UIKit Particle Systems in iOS 5 Tutorial

Update 10/24/12: If you’d like a new version of this tutorial fully updated for iOS 6 and Xcode 4.5, check out iOS 5 by Tutorials Second Edition! Note from Ray: This is the fifteenth and final iOS 5 tutorial in the iOS 5 Feast! This tutorial is a free preview chapter from our new book […] By Ray Wenderlich.

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Update 10/24/12: If you’d like a new version of this tutorial fully updated for iOS 6 and Xcode 4.5, check out iOS 5 by Tutorials Second Edition! Note from Ray: This is the fifteenth and final iOS 5 tutorial in the iOS 5 Feast! This tutorial is a free preview chapter from our new book […]

Let's end this feast with a tasty snack - UIKit Particle Systems in iOS 5!

Update 10/24/12: If you’d like a new version of this tutorial fully updated for iOS 6 and Xcode 4.5, check out iOS 5 by Tutorials Second Edition!

Note from Ray: This is the fifteenth and final iOS 5 tutorial in the iOS 5 Feast! This tutorial is a free preview chapter from our new book iOS 5 By Tutorials. This Wednesday we’ll have our final post in the iOS 5 Feast series – the epic iOS 5 Feast Giveaway – so last chance for #ios5feast tweets! :]

This is a blog post by iOS Tutorial Team member Marin Todorov, a software developer with 12+ years of experience, an independant iOS developer and the creator of Touch Code Magazine.

You’ve probably seen particle systems used in many different iOS apps and games for explosions, fire effects, rain or snow falling, and more. However, you probably saw these types of effects most often in games, because UIKit didn’t provide a built-in capability to create particle systems – until iOS 5, that is!

Now with iOS 5, you can use particle systems directly in UIKit to bring a lot of exciting new eye-candy to your apps. Here are a few examples of where particle systems could be useful:

  • UIKit games: Yes, you can make games with plain UIKit (and some types of games work really well there, particularly card games and the like). But now, you can make them even better with explosions, smoke, and other goodies!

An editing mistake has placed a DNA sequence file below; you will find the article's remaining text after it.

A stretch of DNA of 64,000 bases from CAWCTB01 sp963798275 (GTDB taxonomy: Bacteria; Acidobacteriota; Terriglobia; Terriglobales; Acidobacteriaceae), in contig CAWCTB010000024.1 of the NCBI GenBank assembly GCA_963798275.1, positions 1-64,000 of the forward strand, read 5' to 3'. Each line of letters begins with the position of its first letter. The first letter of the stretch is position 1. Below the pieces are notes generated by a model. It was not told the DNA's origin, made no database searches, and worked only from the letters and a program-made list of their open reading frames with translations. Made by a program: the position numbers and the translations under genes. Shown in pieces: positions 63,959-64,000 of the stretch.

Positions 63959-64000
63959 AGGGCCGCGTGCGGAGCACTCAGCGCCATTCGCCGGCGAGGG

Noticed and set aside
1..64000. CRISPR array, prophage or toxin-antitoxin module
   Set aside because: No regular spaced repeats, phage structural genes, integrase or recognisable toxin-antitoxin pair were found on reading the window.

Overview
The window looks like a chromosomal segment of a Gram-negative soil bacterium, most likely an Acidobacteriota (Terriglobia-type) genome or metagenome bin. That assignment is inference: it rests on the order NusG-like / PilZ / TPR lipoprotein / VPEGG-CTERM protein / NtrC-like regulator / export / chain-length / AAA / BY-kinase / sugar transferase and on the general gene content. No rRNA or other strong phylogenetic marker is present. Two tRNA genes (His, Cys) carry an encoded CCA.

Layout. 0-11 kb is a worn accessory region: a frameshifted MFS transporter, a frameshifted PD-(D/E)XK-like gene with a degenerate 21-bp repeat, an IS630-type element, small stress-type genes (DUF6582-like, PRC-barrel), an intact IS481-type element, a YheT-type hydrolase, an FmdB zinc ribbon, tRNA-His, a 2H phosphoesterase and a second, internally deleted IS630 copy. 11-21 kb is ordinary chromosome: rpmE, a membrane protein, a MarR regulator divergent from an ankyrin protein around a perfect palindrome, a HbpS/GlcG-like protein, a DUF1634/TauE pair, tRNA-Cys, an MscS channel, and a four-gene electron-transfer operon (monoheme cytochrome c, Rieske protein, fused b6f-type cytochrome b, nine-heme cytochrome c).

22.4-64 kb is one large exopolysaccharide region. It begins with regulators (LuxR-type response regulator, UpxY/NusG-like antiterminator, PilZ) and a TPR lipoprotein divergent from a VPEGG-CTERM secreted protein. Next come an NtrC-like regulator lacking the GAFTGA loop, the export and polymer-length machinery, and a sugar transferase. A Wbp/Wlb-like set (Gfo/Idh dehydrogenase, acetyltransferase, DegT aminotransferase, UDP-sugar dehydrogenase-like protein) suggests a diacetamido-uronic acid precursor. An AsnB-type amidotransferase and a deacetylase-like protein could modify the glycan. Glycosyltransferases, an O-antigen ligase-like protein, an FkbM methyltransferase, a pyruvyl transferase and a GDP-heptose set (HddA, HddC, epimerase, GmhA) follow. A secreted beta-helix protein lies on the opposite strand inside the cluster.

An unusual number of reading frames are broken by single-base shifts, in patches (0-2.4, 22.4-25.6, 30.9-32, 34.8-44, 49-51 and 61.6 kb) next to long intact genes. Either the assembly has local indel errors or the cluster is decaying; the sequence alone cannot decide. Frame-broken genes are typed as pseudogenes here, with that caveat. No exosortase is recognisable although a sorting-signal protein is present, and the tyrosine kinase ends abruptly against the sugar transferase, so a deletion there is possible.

• Slick UI effects: When your user moves around an object on the screen it can leave a trail of smoke, why not?
  • Stunning screen transitions: How about presenting the next screen in your app while the previous one disappears in a ball of fire?

Hopefully you’ve got some cool ideas of what you might want to use UIKit particle systems for. So let’s go ahead and try it out!

In this tutorial, we’re going to develop an app called “Draw with fire” that lets you (you guessed it) draw with fire on the screen.

I’ll take you along the process of creating the particle systems and having everything set on the screen, and you can develop the idea further into your own eye-candied drawing application. When the app is ready, you’ll be able to use it to draw a nice question mark of fire – like this one:

UIKit Particle Systems in iOS 5 Example

The New Particle APIs

The two classes you will need to use in order to create particle systems are located in the QuartzCore framework and are called CAEmitterLayer and CAEmitterCell.

The general idea is that you create a CAEmitterLayer, and add to it one or more CAEmitterCells. Each cell will then produce particles in the way it’s configured.

Also, since CAEmitterLayer inherits from CALayer, so you can easily inject it anywhere in your UIKit hierarchy!

I think the coolest thing about the new UIKit particle systems is that a single CAEmitterLayer can hold many CAEmitterCells. This allows you to achieve some really complicated and cool effects. For example, if you’re creating a fountain you can have one cell emitting the water and another emitting the vapor particles above the fountain!

Getting Started

Fire up Xcode (no pun intended) and from the main menu choose File\New\New Project. Select the iOS\Application\Single View Application template and click Next. Enter DrawWithFire for the product name, enter DWF for the class prefix, select iPhone for the Device Family, and make sure that “Use automatic reference counting” is checked (leave the other checkboxes unchecked). Click Next and save the project by clicking Create.